News / Africa

    Study Finds Children's Protection Programs Underfunded

    A Somali man who fled violence and drought in Somalia with his family sits on the ground outside a food distribution point in the Dadaab refugee camp in northeastern Kenya on July 5, 2011
    A Somali man who fled violence and drought in Somalia with his family sits on the ground outside a food distribution point in the Dadaab refugee camp in northeastern Kenya on July 5, 2011

    A study by a coalition of U.N. and private aid agencies finds protection programs for children caught in conflict and natural disasters are, after education, the most under-funded operations.  The study, commissioned by the Global Protection Cluster’s Child Protection Working Group, says lack of protection programs has devastating consequences for refugee and displaced children.  

    Last year, about 250,000 people were affected by natural disasters.  Half of the victims were children.  Conflict also claims hundreds of thousands of victims every year.  And, it is the children who suffer the most.

    And yet, during times of crisis, when children most need help from the international community, they are not getting it.  

    Such were the findings of a recently published study conducted by the non-profit organization Save the Children.

    The study looked at funding levels for child protection in the years 2008 and 2009.  Among other things, it found that, despite significant requests, only 47 percent of estimated total requirements were funded in 2008 and only 32 percent was funded in 2009.

    The study also found that while humanitarian funding overall grew during the period, the same consistent trend was not seen in the child protection sector.

    Rashid Khalikov, the Director of the Office for the Coordination of Humanitarian Affairs in Geneva, says funding levels for areas of conflict in Africa indicate the severity of funding deficiencies.

    “Child protection issues very often are parts of larger protection issues when it comes to emergencies like the ones in the Democratic Republic of Congo, Somalia and Sudan.  And, one could see that in the Democratic Republic of Congo, it is 22 percent, Somalia nine percent, and Sudan 12 percent of funding.  I would like to tell you that Libya child protection activities are not funded at all.  Not a single penny came for funding of that area and that is very important area,” said Khalikov.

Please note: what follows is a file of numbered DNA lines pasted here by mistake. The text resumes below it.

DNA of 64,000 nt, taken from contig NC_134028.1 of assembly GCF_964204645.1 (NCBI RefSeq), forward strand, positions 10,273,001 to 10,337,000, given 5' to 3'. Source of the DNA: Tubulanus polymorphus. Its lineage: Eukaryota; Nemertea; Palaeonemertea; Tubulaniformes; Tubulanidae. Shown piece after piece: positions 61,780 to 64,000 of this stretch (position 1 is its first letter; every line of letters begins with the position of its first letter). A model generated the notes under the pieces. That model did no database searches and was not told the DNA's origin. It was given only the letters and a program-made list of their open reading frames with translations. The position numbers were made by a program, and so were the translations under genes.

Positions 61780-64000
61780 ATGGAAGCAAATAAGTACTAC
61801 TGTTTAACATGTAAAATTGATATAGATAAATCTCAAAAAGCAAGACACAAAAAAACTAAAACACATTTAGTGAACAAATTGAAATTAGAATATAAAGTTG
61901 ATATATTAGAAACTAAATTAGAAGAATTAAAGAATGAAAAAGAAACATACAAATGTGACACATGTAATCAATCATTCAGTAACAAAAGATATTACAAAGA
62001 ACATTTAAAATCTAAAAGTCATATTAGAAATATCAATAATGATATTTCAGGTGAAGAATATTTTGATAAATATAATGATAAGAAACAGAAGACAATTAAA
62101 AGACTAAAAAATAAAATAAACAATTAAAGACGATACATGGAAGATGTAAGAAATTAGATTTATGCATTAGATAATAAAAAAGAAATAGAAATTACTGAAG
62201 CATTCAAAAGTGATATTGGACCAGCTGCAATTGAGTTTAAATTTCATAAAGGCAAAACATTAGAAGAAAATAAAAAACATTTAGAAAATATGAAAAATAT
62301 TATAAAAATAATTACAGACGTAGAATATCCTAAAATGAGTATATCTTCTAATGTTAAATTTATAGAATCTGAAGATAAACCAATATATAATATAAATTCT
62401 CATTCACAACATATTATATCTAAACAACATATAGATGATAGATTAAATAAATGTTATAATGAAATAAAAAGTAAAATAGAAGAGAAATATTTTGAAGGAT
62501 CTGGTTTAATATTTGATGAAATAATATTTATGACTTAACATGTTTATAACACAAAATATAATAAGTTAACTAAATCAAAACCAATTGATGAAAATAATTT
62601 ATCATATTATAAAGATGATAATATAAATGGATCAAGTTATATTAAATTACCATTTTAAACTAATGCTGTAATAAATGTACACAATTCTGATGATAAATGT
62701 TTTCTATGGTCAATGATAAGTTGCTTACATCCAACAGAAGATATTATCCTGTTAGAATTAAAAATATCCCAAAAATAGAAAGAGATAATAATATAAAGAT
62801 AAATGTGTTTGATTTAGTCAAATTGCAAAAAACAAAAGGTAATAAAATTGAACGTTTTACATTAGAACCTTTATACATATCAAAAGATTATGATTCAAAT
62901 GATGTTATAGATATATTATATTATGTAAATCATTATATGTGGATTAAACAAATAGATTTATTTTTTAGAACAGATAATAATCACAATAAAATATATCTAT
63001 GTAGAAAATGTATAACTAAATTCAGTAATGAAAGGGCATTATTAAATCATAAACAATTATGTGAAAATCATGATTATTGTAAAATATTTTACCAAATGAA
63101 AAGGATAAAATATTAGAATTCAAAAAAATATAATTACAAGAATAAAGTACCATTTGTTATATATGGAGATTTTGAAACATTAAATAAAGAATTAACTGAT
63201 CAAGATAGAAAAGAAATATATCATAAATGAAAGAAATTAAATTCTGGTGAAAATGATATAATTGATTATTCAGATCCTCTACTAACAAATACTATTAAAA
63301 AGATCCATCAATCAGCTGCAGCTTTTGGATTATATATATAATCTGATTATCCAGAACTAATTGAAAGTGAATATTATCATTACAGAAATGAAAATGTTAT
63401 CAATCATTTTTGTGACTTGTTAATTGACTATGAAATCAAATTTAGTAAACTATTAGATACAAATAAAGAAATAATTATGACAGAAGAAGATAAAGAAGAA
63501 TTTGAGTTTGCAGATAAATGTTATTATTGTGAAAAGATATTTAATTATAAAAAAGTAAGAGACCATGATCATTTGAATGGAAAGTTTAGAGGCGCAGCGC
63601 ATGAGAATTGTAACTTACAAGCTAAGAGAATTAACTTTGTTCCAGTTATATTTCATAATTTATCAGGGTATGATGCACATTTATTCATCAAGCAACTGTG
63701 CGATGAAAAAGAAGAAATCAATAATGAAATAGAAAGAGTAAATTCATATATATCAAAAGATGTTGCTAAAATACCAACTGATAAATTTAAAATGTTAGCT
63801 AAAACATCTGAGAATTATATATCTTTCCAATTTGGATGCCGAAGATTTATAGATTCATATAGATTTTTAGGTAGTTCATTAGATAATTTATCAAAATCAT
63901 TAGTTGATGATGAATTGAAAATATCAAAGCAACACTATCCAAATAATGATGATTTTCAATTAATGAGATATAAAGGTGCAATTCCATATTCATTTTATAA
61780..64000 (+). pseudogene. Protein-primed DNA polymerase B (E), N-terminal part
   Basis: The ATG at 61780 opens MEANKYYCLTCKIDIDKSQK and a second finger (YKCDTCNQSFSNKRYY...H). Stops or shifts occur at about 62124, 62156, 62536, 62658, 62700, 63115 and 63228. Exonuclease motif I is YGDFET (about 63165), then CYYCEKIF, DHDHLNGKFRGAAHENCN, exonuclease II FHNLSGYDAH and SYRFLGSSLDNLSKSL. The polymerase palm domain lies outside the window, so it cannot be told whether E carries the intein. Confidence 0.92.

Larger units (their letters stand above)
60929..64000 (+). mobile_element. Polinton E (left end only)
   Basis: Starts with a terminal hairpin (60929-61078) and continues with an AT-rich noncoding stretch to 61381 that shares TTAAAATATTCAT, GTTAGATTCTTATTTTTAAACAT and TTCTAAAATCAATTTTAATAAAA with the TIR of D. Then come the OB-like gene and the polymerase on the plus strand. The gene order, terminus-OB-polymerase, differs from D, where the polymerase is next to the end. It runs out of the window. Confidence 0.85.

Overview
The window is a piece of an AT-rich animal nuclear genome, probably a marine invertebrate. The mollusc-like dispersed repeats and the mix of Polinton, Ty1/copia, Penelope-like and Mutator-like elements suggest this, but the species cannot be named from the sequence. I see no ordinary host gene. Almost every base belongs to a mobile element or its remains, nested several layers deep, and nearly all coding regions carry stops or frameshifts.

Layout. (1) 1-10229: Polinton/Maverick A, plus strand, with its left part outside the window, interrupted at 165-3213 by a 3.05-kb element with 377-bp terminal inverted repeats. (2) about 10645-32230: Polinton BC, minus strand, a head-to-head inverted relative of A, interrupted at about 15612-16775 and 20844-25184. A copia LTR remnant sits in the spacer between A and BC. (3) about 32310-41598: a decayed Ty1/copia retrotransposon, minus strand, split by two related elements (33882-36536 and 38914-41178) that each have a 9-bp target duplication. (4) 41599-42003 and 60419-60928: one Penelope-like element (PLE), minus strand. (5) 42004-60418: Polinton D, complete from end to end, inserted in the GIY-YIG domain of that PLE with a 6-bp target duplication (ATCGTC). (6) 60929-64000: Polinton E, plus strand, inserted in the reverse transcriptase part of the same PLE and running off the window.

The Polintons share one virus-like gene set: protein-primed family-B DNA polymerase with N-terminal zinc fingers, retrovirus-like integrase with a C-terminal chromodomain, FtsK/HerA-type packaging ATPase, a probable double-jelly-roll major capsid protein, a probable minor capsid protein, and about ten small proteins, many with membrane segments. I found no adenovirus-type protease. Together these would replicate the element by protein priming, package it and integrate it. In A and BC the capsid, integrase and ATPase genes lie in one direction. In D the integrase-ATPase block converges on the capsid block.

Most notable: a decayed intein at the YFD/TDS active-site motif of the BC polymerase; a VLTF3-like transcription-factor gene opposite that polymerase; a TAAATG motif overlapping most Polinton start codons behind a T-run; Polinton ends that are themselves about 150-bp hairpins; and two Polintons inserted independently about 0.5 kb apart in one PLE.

Deputy Director of the U.N. Children’s Fund, Dermot Carty calls this disconcerting, but not surprising.  He says child protection activities in emergencies are under-funded because they are not as visible as operations that provide clean water and sanitation or those that tackle cholera or other disease outbreaks.

    He says governments like to see what they are getting for their money and showing how children are being protected from abuse and exploitation is very difficult to do.

    Unfortunately, he says the money governments give to the United Nations tends to be earmarked for specific programs and can only be spent in these areas.

    “So, I think the notion that there is a pile of money that goes into the U.N. and that the U.N. establishment has the ability to be able to put the hand into the pot and pull out that money and use that for its priorities-unfortunately, life is not quite as simple as that.  We do not have the ability to be able to do that,” he said.

    According to statistics compiled by Save the Children, the United States was the largest single donor to child protection programs in 2009, accounting for just over $13 million and nearly one-third of overall funding.  

    The Common Humanitarian Fund, comprising a number of donors and U.N. organizations, was the second biggest donor, providing nearly $4.5 million, or just under 10 percent of overall funding needs.

    To improve funding levels, Save the Children recommended donors prioritize funding the full requirements of child protection projects rather than spreading funds across several projects.

    The organization also suggested the child protection sector could make itself more attractive to donors by adopting interagency standards for child protection in emergencies to ensure quality programming at all levels of funding.

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